Open tech, be afraid. Be very afraid. Microsoft owns both Visual Studio Code “VSCode” and MS-GitHub, two intertwined and utterly proprietary product-service ecosystems with a bit of open-source in their core to lure us in. Because they love open source? Yeah, no.

Soon after leaving GitPod whose technology links the two, Geoffrey Hunt last year explained their strategy and what it's doing to our open tech world, in a great and “harrowing” article, “Visual Studio Code is designed to fracture” https://ghuntley.com/fracture/

“The future of software development tooling that is being built is closed as ****, and people seem to be okay with it...”

This is why MS-GitHub is not our friend.

This is why falling for their trick, disguising MS-VSCode as a neat “free” editor, will come back and haunt and hurt us.

Vendor lock-in double-whammy. Using open source as “a financial weapon”.

”... the biggest challenge for Gitpod, GitLab, Datacoves, OpenBB, Foam, et al lies ahead – developing open language tooling for each community where Microsoft has forked the communities over to proprietary language servers...”

If we have a grain of public spirit, if we are motivated at all by the Freedom that's supposed to be afforded by Free-Libre Open-Source Software, we must #GiveUpGithub, we must recognise the trap, we must choose truly open #FreedomTech.


#awesomeFOSS #selfHosted #GiveUpGithub #DitchDiscord #forgeFed #forgeFederation #ForgeJo #Codeberg


I wrote this piece in response to a particular organisation that empowers local people to create tech solutions matching community values, on hearing they chose to use Discord because of its “usability”.

I was dismayed. To me, the choice embodies the opposite of the organisation's values.

“Discord is great for enabling our community,” people tend to say: it's “free”, and it's great to use, once you're inside. I know. Those are some more-or-less correct facts about it, on the surface.

So what's my beef with it? Why am I so upset that I spend hours writing this? Why can't I just see the value in it, see the pragmatic decision, see that using it benefits the community's work, and be happy for us all?

I nearly replied on the spot, a quick denigration of the decision, but I realised it deserves a much more detailed and balanced response. I think about this stuff all the time. I should be able to express my position clearly and helpfully.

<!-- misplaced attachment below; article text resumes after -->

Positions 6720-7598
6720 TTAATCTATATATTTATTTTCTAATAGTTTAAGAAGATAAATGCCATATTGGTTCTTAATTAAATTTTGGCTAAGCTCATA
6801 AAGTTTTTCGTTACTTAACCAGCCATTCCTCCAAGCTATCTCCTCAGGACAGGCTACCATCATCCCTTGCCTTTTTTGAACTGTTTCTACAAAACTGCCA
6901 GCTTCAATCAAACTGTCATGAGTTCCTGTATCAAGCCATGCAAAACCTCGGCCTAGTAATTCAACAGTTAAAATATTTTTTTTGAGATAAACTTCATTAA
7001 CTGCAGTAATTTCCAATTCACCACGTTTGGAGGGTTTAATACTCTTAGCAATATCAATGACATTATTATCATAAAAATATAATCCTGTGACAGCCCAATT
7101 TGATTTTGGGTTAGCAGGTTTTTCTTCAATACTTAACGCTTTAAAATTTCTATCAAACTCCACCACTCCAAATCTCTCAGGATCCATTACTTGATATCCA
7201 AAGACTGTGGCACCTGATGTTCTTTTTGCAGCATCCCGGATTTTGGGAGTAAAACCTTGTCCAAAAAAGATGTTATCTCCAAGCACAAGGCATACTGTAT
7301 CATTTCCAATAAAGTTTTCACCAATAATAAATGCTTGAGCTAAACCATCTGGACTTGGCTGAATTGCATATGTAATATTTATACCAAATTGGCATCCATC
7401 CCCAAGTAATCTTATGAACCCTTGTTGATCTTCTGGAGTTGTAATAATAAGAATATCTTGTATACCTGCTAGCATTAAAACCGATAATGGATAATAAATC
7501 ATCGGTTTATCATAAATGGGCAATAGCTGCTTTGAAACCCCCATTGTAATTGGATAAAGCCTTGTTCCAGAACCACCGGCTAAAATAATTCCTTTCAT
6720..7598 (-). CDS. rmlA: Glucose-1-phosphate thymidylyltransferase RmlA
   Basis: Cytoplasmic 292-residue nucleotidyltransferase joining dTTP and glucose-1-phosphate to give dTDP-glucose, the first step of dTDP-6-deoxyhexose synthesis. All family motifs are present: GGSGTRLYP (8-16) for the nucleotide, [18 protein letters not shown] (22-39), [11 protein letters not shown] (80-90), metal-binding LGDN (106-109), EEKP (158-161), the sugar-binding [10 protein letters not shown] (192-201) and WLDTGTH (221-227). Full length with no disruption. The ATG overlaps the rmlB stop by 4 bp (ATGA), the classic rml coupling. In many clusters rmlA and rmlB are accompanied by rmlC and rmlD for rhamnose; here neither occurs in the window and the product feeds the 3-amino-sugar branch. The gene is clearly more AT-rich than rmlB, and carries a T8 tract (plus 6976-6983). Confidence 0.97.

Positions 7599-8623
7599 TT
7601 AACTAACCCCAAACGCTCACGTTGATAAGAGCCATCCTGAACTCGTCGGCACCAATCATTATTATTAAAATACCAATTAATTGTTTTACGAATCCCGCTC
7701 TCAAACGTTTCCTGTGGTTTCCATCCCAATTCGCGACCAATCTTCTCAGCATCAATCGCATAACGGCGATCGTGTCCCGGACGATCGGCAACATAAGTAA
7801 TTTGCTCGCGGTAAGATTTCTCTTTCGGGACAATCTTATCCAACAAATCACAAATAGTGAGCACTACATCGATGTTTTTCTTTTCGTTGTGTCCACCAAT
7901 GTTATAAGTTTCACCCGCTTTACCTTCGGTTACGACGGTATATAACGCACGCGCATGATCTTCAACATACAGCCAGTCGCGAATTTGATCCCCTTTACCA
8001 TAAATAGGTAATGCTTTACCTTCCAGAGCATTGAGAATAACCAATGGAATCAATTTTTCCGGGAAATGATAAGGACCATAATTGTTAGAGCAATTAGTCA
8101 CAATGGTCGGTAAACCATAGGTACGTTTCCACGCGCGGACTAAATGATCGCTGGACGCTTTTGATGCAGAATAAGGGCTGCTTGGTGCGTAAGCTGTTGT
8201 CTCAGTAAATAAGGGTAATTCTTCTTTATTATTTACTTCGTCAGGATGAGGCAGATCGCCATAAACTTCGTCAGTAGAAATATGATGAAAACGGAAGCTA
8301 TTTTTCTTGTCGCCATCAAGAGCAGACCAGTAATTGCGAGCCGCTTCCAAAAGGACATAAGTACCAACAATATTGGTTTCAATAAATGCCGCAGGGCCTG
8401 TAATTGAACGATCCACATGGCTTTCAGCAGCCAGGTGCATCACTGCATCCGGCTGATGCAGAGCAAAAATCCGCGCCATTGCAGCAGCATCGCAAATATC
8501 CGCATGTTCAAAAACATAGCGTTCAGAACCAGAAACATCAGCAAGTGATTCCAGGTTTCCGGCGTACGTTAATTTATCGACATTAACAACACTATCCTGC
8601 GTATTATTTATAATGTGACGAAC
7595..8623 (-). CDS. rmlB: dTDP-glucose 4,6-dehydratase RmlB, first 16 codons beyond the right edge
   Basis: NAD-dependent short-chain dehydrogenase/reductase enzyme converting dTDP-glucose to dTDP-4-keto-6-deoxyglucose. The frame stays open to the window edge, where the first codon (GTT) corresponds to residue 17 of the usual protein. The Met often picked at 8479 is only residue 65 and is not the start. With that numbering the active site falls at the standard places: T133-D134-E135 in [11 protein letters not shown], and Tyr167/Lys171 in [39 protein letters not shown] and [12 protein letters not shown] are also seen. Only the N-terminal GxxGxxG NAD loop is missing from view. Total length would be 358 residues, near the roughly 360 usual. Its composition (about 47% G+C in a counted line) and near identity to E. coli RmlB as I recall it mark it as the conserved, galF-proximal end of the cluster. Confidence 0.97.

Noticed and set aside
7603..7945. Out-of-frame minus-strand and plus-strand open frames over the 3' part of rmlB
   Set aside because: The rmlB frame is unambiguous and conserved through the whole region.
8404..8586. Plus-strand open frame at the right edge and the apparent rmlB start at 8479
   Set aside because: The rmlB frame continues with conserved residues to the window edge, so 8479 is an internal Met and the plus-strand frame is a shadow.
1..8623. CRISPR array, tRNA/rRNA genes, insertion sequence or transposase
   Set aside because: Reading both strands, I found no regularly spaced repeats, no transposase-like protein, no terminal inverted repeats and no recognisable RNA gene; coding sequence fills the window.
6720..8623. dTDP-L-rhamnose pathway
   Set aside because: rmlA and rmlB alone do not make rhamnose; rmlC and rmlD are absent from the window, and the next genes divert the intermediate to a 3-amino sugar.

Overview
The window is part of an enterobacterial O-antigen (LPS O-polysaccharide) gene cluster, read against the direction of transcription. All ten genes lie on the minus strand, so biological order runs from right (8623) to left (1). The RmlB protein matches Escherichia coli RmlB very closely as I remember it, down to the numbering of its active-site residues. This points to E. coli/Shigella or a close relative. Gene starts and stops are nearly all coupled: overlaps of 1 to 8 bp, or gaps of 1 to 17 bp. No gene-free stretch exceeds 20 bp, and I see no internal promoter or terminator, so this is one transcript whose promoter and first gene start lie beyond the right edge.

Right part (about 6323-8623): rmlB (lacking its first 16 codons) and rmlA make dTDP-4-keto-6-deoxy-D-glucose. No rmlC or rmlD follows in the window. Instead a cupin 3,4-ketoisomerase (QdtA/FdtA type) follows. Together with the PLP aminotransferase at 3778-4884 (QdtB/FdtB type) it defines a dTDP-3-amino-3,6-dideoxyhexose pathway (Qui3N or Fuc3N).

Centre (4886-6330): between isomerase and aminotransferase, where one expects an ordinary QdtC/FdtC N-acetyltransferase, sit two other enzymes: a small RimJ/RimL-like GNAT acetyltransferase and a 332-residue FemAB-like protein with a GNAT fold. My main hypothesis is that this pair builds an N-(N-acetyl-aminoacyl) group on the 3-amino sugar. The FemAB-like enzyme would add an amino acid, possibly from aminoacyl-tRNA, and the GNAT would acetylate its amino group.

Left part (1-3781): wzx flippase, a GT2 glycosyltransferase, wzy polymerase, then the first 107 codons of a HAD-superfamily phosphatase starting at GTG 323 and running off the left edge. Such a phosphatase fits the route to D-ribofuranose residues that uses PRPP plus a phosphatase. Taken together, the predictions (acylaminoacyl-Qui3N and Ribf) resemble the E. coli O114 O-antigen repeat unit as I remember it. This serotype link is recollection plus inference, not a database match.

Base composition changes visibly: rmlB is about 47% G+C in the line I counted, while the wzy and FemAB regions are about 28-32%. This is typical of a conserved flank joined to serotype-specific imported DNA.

My immediate reaction: I'm so fed up with seeing one supposedly public-values project after another locking itself in to yet another walled garden. I'm fed up with one supposedly open-participation community after another assuming I'm willing to subject myself to yet another Big Tech walled garden if I want to engage. There's a reason I ditched Google and the rest: because I care about using open tech, community-values tech. I care about not being forced into using and depending on a third party against my will, especially when that's a company working in opposition to my values.

You, the community organisers, will certainly have thought of this, I soon realised, and I suppose you decided you need to prioritise a higher level kind of community tech: getting people to work together to create something their community owns, even if they don't own the tools for doing so. That's the main goal of your work and I respect and admire your endeavour. Of course you have to focus on that, and make it possible for your contributors to focus on that.

First, I'll unpack why I'm dismayed. Second, how to keep the gate open (by bridging), as a practical and community-valued way forward if one portion of the community is going to be using Discord.


Where does your project live? Where do people find it? Who controls how people access your project's resources on the Internet?


Github the Mega-Mall

See also: Open Tech, Be Very Afraid

In practice, what do ninety-something percent of small FOSS projects do? They sign up on Microsoft Github. If we are one of these, then we feel our little project has a home on the Internet, its own address: https://github.com/our-name/our-repo. Oops, but did I say an address of its own? Well, there's the catch. I meant an address of Microsoft's own.

Github is a Gatekeeper. Every link to our project now takes the reader through a virtual gateway owned and ruled by Github's owner, Microsoft. The domain name is the gate, and its owner holds the key. Want to visit the source code? Before we reach our-name/our-repo we must walk through their gate at github.com. We must pass through whatever they put in the gateway. Ads? Nagging to sign up? Then they will let us visit the source code that we feel is “ours”.


Software is a process, and whoever controls it ultimately decides what the developers can do and how they communicate.

The elephant in the room is Microsoft. Open tech, be afraid. Be very afraid. Microsoft owns both VSCode and MS-GitHub, two intertwined and utterly proprietary product-service ecosystems with a bit of open-source in their core to lure us in.

Have the Freenode sell-out (2021) and the Twitter fiasco (2022) taught us nothing?

FOSS thrives in FOSS ecosystems.

In their “State of the Forge Federation” newsletter, ForgeFriends said it best:


Don't lock a FOSS Android app in Google's proprietary store!

Many of us are looking to FOSS solutions in order to keep our digital lives under our own control. We don't accept that any Big Tech company should hold the keys to a vast swathe of our digital life.